Load-shedding not only undermines South Africa’s fundamental rights but is also collapsing the economy, costing the country thousands of jobs.
This is the view of the National Union of Metalworkers of South Africa (NUMSA) spokesperson Phakamile Hlubi-Majola.
NUMSA was one of the organisations involved in the multi-stakeholder court action that took the state to court over load-shedding.
“We argued that the rolling blackouts were undermining the fundamental rights enshrined in the Constitution – where the state has a duty to provide education, access to healthcare, and guarantee safety,” Hlubi-Majola told SABC News.
“The fact that we have these daily constant blackouts, also known as load-shedding, means that those rights are being undermined.”
Earlier this month, the North Gauteng High Court ruled in favour of NUMSA and the other stakeholders’ case, declaring that load-shedding violates human rights.
The court ordered Electricity Minister Kgosientsho Ramokgopa to ensure hospitals, clinics, schools and police stations are unaffected.
This followed a similar ruling in May, where the same court ruled hospitals, clinics, state schools, and police stations should not be subject to load-shedding.
In his ruling, Judge Norman Davis ordered Public Enterprises Minister Pravin Gordhan to “take all reasonable steps” within 60 days to ensure these facilities do not endure power cuts.
The judgment said the state failed in its constitutional and statutory duties to ensure citizens’ rights to healthcare, security, and education.
The case was brought by 19 applicants against Eskom, President Cyril Ramaphosa, and others to declare load-shedding unconstitutional, including NUMSA, the UDM, Action SA, the IFP, BOSA, and the South African Federation of Trade Unions (Saftu).
“That victory was really important for the working class to ensure that we guarantee energy in those critical sectors,” Hlubi-Majola said.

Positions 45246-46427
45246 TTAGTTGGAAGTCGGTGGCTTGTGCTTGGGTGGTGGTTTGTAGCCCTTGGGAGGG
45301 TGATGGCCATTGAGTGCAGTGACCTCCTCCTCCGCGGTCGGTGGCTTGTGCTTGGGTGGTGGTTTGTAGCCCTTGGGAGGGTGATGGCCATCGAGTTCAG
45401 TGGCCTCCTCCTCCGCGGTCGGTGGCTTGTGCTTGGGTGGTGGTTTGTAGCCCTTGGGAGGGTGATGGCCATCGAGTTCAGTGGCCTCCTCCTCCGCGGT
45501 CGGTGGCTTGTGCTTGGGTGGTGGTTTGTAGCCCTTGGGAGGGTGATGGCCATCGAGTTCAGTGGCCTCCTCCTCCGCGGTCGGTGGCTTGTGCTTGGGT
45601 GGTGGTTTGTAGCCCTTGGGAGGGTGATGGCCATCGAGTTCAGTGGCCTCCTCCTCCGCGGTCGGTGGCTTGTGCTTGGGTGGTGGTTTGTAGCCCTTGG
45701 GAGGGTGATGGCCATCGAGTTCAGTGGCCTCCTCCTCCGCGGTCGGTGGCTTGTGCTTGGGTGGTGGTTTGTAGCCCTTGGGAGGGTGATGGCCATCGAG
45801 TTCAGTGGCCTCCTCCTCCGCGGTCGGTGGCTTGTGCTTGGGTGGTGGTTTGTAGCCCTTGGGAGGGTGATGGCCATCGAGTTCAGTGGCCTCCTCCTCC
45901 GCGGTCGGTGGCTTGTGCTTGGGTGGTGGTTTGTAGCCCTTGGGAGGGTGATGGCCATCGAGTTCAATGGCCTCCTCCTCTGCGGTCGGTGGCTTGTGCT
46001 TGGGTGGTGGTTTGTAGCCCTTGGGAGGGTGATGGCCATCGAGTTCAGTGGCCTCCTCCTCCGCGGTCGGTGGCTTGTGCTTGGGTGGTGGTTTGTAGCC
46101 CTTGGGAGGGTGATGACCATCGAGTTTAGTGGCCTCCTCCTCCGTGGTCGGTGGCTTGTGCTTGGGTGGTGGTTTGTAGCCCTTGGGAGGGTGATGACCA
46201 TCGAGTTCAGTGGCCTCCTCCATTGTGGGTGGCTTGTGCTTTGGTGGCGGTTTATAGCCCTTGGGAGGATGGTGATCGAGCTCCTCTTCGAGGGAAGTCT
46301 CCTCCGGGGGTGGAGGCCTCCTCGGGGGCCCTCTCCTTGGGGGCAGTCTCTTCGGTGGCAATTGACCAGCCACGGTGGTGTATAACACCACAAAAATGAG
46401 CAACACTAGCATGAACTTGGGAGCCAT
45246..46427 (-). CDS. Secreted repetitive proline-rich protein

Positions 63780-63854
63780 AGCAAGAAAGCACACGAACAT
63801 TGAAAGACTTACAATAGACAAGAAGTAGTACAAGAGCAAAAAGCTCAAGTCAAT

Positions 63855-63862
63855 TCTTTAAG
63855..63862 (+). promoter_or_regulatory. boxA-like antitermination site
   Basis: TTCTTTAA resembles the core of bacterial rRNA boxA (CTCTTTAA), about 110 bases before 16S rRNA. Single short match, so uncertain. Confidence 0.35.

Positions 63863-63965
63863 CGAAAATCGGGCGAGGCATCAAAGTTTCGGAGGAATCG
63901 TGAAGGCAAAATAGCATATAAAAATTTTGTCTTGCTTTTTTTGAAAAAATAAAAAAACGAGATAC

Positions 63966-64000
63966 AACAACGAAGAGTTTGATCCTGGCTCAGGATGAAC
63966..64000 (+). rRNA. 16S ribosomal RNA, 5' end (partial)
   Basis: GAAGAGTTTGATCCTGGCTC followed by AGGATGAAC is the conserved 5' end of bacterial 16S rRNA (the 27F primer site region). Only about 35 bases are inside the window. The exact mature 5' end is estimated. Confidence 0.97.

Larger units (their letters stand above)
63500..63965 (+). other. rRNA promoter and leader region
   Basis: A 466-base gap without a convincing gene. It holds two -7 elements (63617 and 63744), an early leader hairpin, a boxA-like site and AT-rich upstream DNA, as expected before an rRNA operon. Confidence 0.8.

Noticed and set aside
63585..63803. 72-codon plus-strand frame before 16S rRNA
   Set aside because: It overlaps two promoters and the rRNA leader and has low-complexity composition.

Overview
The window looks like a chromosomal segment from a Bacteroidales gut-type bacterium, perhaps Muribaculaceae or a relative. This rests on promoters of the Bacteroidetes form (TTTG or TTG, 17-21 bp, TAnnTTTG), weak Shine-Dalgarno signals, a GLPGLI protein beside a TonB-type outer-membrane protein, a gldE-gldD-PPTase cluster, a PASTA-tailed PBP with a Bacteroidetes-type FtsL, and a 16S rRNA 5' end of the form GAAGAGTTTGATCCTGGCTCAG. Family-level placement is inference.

“But at the same time, our economy is also collapsing as a result of load-shedding.”
She said NUMSA has experienced massive job losses in small and medium-sized enterprises as companies are closing down and other companies have downsized “because most companies frankly can’t afford generators and can’t afford to conduct business without regular electricity”.
She said NUMSA would take the state to court again if it is unwilling to reconnect the power stations and units it shut down as part of the energy transition.
“We are going to take them to court as another measure to compel them to guarantee energy for all sectors in this country,” she said.
Hlubi-Majola said the economy can recover from the effects of load-shedding, but the country needs a radical shift in the thinking of the leaders and politicians tasked with making these decisions.
“Part of our crisis is that the ANC government has taken a decision to de-industrialise. They have shifted away from a focus on manufacturing and heavily focused on the financial services sector,” she said.
“That decision is part of why we have such high levels of joblessness, coupled with the fact that we’ve got extremely high levels of load-shedding.”
“There needs to be a radical shift in the policy decisions we’ve taken to ensure that we can actually recover the jobs that are lost.”
Hlubi-Majola’s comments come after Arcelor Mittal South Africa (AMSA) announced that it would shut its long steel products business and cut as many as 3,500 jobs.
The company attributed this decision to the country’s weak economy.
“If this is a caring state, if this is a state that is serious about job creation, then they should actually work with us to reach out to AMSA and to find a real solution to ensure that those jobs are not lost and to find a way to keep those plants open so that we don’t lose any more jobs,” Hlubi-Majola said.